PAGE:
• 3.Next, you'll want the Sample Receipt Date for the samples that related to this list of product codes. Using the Sample Receipt Date ensures that your studio is not measuring time to market for items you never received (i.e., if you've been waiting on a partner to ship you a sample for 6 months, I'd argue that it is not useful to measure your studio's turnaround time for that item, since it is out of your control. A counterpoint would be that it is useful to see outliers like this, with their long time to market, to help surface areas of improvement. It all depends on your goals and your organization!).
  • 4.So, now you've got a list of products that your studio produces photography for (Column A), and a list of the date you received samples for these products (Column B). The next piece of data we're after is when you can consider the product photography "delivered to market." You're essentially looking to see when all of the needed assets for a product have been marked "complete." Depending on the sophistication of your studio management platform and/or your DAM, this column could be very easy or very tricky to ascertain. Essentially, this is a yes/no question - is photography complete, retouching complete, and the asset delivered to the DAM, making it available to market? This yes/no question, "Assets Delivered," is Column C.
  • 5.The next piece of data is simple - what is the date/time that the status of Step 4 was changed to yes? Which is to say, what is the Date/Time of your Asset Delivery Date? This delivery/completion date is Column D.
  • 6.The final step here is also easy. This is a duration, so it is a formula. The duration of Column B to Column D. This provides you with a length of time, beginning with Sample Receipt (or whatever you decided was your starting point on your "Time to Market" journey) and ending with "Asset Delivered" (or your chosen ending point). This is Column E, your time to market for each product. Take the average of this column to find your Average Time to Market.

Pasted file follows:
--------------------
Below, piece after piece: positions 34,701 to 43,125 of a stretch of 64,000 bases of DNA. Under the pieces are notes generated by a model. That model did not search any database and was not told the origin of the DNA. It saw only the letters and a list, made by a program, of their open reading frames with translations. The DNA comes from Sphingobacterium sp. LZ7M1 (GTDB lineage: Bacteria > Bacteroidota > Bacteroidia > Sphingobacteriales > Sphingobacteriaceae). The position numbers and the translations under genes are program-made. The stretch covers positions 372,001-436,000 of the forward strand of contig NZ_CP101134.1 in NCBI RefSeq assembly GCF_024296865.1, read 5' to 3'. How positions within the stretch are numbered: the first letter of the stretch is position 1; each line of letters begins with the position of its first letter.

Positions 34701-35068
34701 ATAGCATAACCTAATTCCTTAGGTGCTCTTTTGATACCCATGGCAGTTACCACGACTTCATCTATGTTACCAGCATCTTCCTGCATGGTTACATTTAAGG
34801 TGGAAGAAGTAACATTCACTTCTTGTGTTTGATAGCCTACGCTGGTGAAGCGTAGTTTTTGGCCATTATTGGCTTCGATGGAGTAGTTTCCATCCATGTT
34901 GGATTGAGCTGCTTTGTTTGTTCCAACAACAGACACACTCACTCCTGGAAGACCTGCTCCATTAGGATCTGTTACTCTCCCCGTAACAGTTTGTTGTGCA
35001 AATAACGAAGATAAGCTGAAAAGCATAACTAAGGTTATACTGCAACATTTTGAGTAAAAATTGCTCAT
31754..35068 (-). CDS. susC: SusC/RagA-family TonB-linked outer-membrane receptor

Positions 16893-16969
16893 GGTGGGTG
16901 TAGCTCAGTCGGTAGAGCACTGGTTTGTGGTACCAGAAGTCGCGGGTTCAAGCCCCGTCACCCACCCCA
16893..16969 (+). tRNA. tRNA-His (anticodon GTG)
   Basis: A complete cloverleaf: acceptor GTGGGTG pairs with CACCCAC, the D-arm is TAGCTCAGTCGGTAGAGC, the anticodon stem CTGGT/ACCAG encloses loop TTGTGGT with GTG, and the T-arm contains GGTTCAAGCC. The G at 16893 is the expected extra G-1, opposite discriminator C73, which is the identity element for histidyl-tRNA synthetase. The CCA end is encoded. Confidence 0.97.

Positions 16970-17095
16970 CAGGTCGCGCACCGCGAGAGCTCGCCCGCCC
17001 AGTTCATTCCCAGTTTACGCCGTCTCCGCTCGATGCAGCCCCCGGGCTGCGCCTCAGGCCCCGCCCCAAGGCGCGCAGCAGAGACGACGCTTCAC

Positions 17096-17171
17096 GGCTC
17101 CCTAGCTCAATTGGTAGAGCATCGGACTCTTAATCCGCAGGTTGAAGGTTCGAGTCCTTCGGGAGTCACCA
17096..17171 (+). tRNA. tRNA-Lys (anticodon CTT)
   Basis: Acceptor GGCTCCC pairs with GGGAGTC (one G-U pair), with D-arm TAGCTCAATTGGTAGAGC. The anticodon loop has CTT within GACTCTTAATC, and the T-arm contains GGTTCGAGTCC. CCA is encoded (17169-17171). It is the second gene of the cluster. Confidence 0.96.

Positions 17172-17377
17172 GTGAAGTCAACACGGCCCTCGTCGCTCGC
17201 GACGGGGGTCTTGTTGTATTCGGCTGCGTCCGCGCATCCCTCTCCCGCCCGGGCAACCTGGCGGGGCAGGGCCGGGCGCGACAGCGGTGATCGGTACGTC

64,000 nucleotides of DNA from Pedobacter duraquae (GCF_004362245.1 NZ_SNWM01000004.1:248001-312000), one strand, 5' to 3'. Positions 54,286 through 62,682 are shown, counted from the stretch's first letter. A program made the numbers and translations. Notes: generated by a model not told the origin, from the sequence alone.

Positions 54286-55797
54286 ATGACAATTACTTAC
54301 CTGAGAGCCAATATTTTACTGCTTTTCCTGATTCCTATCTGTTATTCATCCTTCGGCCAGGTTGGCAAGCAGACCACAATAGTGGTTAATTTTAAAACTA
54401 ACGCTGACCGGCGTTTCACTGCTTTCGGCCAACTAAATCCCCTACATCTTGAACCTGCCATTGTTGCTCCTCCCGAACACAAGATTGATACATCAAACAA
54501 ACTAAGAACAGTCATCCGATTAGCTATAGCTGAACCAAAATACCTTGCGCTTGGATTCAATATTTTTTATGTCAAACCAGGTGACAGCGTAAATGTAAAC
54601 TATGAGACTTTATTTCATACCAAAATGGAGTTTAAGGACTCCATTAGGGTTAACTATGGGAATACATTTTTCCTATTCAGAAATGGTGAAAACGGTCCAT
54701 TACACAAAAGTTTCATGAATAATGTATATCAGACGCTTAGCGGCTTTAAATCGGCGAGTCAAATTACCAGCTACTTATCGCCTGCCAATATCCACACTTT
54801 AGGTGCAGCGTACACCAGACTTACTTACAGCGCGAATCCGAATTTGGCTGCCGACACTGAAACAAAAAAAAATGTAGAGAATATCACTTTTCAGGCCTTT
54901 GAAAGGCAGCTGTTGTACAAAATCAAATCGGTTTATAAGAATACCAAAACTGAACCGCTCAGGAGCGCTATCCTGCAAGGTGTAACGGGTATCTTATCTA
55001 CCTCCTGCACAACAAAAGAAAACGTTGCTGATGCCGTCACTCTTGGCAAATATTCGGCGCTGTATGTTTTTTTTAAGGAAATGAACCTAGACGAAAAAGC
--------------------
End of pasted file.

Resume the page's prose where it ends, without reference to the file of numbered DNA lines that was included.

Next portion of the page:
Take It a Step Further!

  • Time to market is a big focus of leadership and an important part of successful operations - after dialing in this KPI report, work to decrease it! The less work (read: samples and shoot requests) are piling up, the more successful your studio will be!
  • Some aspects of Time to Market may be out of the hands of people directly in the studio, like external post-production for example. If your time to market is higher than you'd like, think about tools, processes, or even vendors that could help change that.
  • Combine this report with others for more actionable intelligence!This report might show you that your Average Time to Market is a four day turnaround time. If you have access to Flow reporting (which we'll discuss in an upcoming chapter), you can see how long each step of your process takes. Perhaps your team shoots items within 24 hours but has to wait 2 days for your external retouching team, delivering assets on the 4th day. The combo of these two reports can provide you with action items on reducing this time to market (like seeking a new vendor, negotiating a new SLA, retouching in-house, or anything else to reduce that bottleneck!).
  • While an average time (like "2 days, 12 hours") is useful, seeing the average times week over week, or month over month, is even better! Set up a bar or line chart that groups (makes a series) out of delivery dates in the same week or month. This way, you can see how your average is changing over time! You can also drill down into these reports for more insight into why some weeks are better than others, figuring out what IS working (and what ISN'T working).
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take it a step further